J.D. Candidate, 2017
Valparaiso University School of Law
For the Muslim community, Ramadan is a month-long celebration filled with peace and patience. But in 2010, Michael Thompson’s Ramadan was anything but peaceful. Thompson sued prison officials at the Waupun Correctional Institution in Wisconsin for violating his First Amendment right to freely exercise his religion, and he recently won his appeal before the Seventh Circuit.
Each day during the month of Ramadan, Muslims do not eat or drink anything between sunrise and sunset. The prison normally accommodates this practice by providing Muslim prisoners with “meal bags”. Each Ramadan meal bag contains two meals: the post-sunset dinner and the next morning’s pre-sunrise breakfast. According to the prison’s policies, a prisoner who eats in the cafeteria during Ramadan forfeits his or her right to receive meal bags for the rest of the month.
On August 11, 2010 – the first day of Ramadan – Thompson began his month-long fast and received his meal bags on time for several weeks. However, on August 21, certain events interrupted their delivery. While on his way back to his cell early that day, Thompson was handed a meal bag from a prison guard. Upon arriving at his cell, Thompson found another meal bag waiting for him. Because Thompson could not leave his cell to return the extra bag, he left one of the bags unopened for a guard to retrieve. However, one prison guard claims to have seen Thompson eating from both meal bags. After accidentally receiving two meal bags in one day, Thompson did not receive a meal bag on August 21 or 22, even though he remained on the list of eligible inmates. In effect, he began to suffer from hunger pains, fatigue, and exhaustion, and thus felt pressured to eat at the cafeteria. However, he knew that if he did, he would give up his meal bag privileges. Sometime during these two days, Thompson also missed one of his morning prayers because he felt so ill. As a result of these events, he was not able to properly observe Ramadan.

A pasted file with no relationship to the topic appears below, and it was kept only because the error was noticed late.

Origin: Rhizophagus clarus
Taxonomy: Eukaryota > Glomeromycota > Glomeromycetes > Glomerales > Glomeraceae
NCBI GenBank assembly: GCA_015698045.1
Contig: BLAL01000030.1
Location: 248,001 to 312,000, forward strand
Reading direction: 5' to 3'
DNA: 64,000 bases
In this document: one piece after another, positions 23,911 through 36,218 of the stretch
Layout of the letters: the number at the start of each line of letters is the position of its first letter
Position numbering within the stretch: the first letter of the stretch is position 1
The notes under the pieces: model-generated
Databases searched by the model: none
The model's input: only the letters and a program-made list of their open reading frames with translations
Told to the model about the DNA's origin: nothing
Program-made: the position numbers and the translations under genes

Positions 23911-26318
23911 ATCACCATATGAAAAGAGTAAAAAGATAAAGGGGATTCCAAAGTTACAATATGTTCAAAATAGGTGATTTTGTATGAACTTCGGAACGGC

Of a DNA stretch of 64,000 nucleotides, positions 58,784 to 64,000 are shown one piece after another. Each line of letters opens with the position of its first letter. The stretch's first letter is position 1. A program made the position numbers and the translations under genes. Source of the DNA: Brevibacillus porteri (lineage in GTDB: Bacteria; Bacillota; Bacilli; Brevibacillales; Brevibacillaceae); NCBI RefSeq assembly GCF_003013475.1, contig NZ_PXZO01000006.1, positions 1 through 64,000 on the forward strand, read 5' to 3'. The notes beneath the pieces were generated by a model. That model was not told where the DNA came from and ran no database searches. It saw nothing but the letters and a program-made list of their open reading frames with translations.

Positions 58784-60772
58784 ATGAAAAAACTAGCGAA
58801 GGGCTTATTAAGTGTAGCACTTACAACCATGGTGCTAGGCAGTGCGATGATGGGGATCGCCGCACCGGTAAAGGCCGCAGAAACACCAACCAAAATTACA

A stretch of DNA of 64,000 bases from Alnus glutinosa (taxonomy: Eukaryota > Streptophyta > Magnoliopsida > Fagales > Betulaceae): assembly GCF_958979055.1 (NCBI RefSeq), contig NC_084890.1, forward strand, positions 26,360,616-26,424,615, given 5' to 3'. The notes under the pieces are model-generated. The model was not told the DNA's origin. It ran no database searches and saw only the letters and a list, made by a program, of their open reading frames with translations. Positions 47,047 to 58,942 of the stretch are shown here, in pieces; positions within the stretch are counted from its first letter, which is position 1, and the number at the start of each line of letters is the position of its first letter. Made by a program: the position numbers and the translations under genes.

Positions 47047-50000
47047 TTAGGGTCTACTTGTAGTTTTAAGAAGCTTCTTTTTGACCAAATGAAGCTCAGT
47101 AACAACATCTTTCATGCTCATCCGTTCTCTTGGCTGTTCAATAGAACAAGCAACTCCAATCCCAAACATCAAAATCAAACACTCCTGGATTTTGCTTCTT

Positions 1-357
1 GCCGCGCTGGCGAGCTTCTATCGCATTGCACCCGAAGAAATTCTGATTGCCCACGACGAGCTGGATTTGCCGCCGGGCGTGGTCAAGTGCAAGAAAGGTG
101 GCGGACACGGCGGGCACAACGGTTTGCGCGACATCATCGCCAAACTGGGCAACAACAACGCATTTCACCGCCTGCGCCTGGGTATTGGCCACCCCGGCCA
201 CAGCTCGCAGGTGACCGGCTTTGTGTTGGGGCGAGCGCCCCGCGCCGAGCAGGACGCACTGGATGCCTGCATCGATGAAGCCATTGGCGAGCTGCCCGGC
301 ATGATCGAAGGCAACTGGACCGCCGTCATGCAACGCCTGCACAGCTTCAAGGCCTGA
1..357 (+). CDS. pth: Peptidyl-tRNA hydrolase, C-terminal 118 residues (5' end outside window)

Thompson filed a lawsuit under 42 U.S.C. § 1983 against the prison officials that he felt were responsible for violating his First Amendment rights. After A magistrate judge granted the defendants’ motion for summary judgment, and Thompson appealed.
Ultimately, the Seventh Circuit vacated the previous judgment and remanded the case back to the lower court to make factual determinations, such as the reason for withholding Thompson’s meal bags and whether or not he remained on the meal bag list. The Court also held that there was enough evidence from which a reasonable jury could rule in favor of Thompson.
In its analysis, the Court considered whether the denial of meal bags placed a substantial burden on Thompson’s free exercise rights. Essentially, the Court defined a “substantial burden” as one that “put[s] a substantial pressure on an adherent to modify his behavior and to violate his beliefs.” Using this definition, the Court held that Thompson’s free exercise rights were substantially burdened when he did not receive his meal bags because without them, he was forced to choose between foregoing adequate nutrition or violating a central pillar of his religion. In other words, forcing an inmate to choose between daily nutrition and religious practice is a substantial burden. Writing for the three-judge panel, Judge Rovner further reasoned that in addition to not receiving a meal for more than 55 hours, Thompson had no idea whether he would be put back on the Ramadan meal bag list and get regular food. This uncertainty contributed to the pressure on him to go to the cafeteria and left him so anxious that he was unable to practice Ramadan in its entirety.
How should society feel about the religious rights of inmates? From one point of view, many people believe that inmates have forfeited their rights when they are convicted of committing a crime. And some claim that allowing religious freedoms in prisons could open a can of worms where inmates use religious accommodation as an excuse for other, spurious requests. On the other hand, it can be argued that prisoners should be encouraged to practice their religious faith while incarcerated for its intrinsic value. Faith may provide them with a sense of purpose and could also help reintegrate prisoners who will eventually be released back into public communities. Certainly there are legitimate restrictions on the religious rights of prisoners, but as long as that practice does not compromise a prison’s security, inmates should be entitled to freely exercise their constitutional rights.